2. Hi ya Tom! Catching up w/ your posts here but it seems that the last three films you reviewed aren’t my cup of tea, sorry! I think as I get older I just don’t have the nerves for these bloody & intense films like this one, especially Serbian Films which probably will give me nightmares for life. I like the fact that this one is more of a slow-burn and minimalist in its approach, I can see why people love it.

    • No need to apologize Ruth, I blame no one for not being keen on seeing (or even reading about) A Serbian Film. Quite frankly I am surprised by the response that piece has gotten. It’s such an absurdly angry and violent film. I don’t tend to go for things that dark, and as you may or may not know I tend to review films that have come out in the last calendar year. That’s an example of one I had to talk about just because it’s so extreme.

      On Blue Ruin — yes, this is a great little exercise in minimalism. Fantastic stuff, I thought. 🙂

  3. Right out of eight review of an eight out of eight (in my opinion) film. I’m so excited to see where this director goes from here. Very astutely written as always Tom!

    • Dude I know I was so torn between the 7 and the 8 here. I lowered it since the story *ultimately* is a standard revenge tale. Albeit, there’s a lot of surprises along the way that make you forget that fact easily. At the end of the day the rating is academic, this one is a really really well-made movie. I’m so glad Netflix has it for my viewing pleasure. I too am excited to see what’s next for these people.

  4. Awesome that you loved this one Tom!! This i think is a perfect example of where a low budget can up the creativity that goes into a film. Great post man, love this movie.

    • 100% my man, Blue Ruin is damn near perfect in my book, especially given its minimalist approach and low profile. I absoultey loved it. Debated the perfect score for awhile but idk if it is quite perfect. Great to hear I’m not alone on this.

  5. Good to see more praise for this. Proof that a genre film with no added bells and whistles can still be hugely enjoyable if done well, right? I agree Blair is excellent in the lead role and look forward to more from Saulnier…there are some great tense moments in this film.

    • Yes there are! Oh man, I am so glad Netflix had this. I was so upset I had missed this in theaters awhile back. (I’m not entirely sure that we even got it in my area.) Still, the wait was worth it. Macon Blair and Jeremy Saulnier clearly make a formidable team. And I loved the setting. It was so grounded in a southern culture. Loved this thing.

  6. One of my favorite films from last year, absolutely amazing. You should track down Saulnier’s first film Murder Party, it’s a real treat. Also, I’m hearing his next film The Green Room is another hit, so that’s definitely something to keep an eye on.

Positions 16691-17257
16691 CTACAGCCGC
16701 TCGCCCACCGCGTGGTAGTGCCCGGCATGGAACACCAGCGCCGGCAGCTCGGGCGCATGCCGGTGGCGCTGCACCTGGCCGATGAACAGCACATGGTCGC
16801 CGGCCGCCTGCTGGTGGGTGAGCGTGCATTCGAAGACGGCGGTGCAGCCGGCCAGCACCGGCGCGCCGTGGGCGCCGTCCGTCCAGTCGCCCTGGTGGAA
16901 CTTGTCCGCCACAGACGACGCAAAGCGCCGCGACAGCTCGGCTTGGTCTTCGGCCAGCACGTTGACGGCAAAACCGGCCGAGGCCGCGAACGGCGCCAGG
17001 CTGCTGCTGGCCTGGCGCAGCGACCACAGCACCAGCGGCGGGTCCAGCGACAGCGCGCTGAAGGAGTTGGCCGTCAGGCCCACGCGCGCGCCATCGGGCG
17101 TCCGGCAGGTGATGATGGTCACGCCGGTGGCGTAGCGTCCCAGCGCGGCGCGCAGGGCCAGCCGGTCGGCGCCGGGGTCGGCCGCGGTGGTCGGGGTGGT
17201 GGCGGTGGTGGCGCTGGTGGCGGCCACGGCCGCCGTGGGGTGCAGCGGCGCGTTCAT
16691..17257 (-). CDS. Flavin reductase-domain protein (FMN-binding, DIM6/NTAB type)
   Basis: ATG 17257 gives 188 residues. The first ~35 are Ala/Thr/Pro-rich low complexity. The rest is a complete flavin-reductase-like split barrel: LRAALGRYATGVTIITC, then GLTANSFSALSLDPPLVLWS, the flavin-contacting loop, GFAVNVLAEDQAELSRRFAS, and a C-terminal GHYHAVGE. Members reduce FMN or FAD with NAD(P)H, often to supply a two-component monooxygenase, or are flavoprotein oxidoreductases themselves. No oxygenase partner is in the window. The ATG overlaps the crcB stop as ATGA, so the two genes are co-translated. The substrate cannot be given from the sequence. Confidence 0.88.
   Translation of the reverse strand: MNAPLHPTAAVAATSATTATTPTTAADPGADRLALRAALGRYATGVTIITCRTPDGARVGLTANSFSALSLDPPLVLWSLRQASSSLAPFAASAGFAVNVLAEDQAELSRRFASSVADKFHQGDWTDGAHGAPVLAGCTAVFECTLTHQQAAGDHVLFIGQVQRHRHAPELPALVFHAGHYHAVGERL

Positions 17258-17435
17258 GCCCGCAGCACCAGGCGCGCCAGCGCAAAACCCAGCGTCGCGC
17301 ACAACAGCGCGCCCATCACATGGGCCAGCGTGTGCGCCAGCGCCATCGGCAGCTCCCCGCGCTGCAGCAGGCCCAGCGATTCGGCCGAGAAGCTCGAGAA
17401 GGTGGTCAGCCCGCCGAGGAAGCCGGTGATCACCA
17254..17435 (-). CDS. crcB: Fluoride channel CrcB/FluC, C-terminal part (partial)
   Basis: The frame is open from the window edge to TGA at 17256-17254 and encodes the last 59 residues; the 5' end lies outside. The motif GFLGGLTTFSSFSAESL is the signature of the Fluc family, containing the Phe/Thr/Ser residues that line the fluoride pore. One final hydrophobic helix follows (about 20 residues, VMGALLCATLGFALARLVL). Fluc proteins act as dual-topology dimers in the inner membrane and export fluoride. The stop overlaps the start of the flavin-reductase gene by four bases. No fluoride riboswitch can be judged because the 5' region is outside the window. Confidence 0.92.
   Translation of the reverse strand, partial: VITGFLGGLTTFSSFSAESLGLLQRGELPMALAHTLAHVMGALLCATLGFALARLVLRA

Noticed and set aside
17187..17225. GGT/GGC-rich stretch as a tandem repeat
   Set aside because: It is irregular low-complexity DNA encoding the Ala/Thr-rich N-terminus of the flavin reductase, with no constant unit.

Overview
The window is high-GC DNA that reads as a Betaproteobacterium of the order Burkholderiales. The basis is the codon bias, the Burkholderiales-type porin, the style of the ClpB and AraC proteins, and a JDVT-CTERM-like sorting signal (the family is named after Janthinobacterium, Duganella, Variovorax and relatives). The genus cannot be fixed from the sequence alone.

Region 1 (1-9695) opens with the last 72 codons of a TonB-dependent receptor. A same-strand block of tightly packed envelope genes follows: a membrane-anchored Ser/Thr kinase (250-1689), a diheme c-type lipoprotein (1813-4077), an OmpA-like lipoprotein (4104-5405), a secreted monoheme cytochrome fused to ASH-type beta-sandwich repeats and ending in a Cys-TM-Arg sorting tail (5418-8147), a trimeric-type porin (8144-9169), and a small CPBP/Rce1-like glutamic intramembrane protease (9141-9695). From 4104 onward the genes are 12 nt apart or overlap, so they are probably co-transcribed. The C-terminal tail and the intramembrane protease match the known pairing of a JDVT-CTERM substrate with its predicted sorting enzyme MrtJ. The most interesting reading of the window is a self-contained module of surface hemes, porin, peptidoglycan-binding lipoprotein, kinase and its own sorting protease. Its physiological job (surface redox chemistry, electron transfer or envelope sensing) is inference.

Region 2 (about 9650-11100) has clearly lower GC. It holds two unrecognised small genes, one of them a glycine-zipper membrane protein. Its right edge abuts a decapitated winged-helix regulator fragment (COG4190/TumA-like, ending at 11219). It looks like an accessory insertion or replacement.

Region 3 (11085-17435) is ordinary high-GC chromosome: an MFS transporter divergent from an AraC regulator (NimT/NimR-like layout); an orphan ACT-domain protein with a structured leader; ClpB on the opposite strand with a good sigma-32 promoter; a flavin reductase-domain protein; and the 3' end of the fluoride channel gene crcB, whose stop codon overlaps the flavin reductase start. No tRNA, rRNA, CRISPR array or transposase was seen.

• Hell yeah man, the wait was worth it for me. I’ve wanted to see Murder Party for awhile as well, I’ll definitely keep a keen eye out. Thanks for the heads up for The Green Room, I’m unaware of that. Blue Ruin is a certainly promising little film, I think Jeremy Saulnier is an extremely talented filmmaker.

    • Ah man, that’s a shame. But like I pointed out in the recommendation, I think the pacing and minimal usage of action and really, dialogue, could prove problematic. Not sure if those were elements that threw you off but I’m not surprised this film doesn’t appease everyone. I really thought it was top notch though.

      • I actually liked the minimal action because it was unexpected and really great when it happened, one thing that the director probably picked up from the Coens but the story didn’t work all that well for me and I wasn’t particularly impressed by the acting either.

    • Thanks for stopping on in Bubba, yeah I thought this was a great example of small budgets producing a worthwhile little indie thriller. I absolutely dug it and am glad I got to see it finally.

  7. Great review if a great movie! This was way up in my Top 10 of 2014. I found it to be the best thriller of 2014 showing that true creativity doesn’t need big budgets or top stars. So, so good. Really glad you liked it!

    • Thanks a lot friend. I wish I had gotten to this sooner, it would have had a chance of making my Year End mock awards-ceremony haha. This was a total blast, well worth the wait. Macon Blair and Jeremy Saulnier should do more things together.

        • He really did, it’s one of the more impressive performances I’ve seen in a minute. Deeply emotional and understated all at the same time. And physically it was interesting as well, especially after the 20-ish minute mark

    • I loved the way the narrative constantly kept us in the dark! The revenge plot has been done time and time again, but here’s a way where it can really be revitalized. Blue Ruin is a super solid flick. Dark and gritty, well-acted and stripped back. Truly a winner in my book!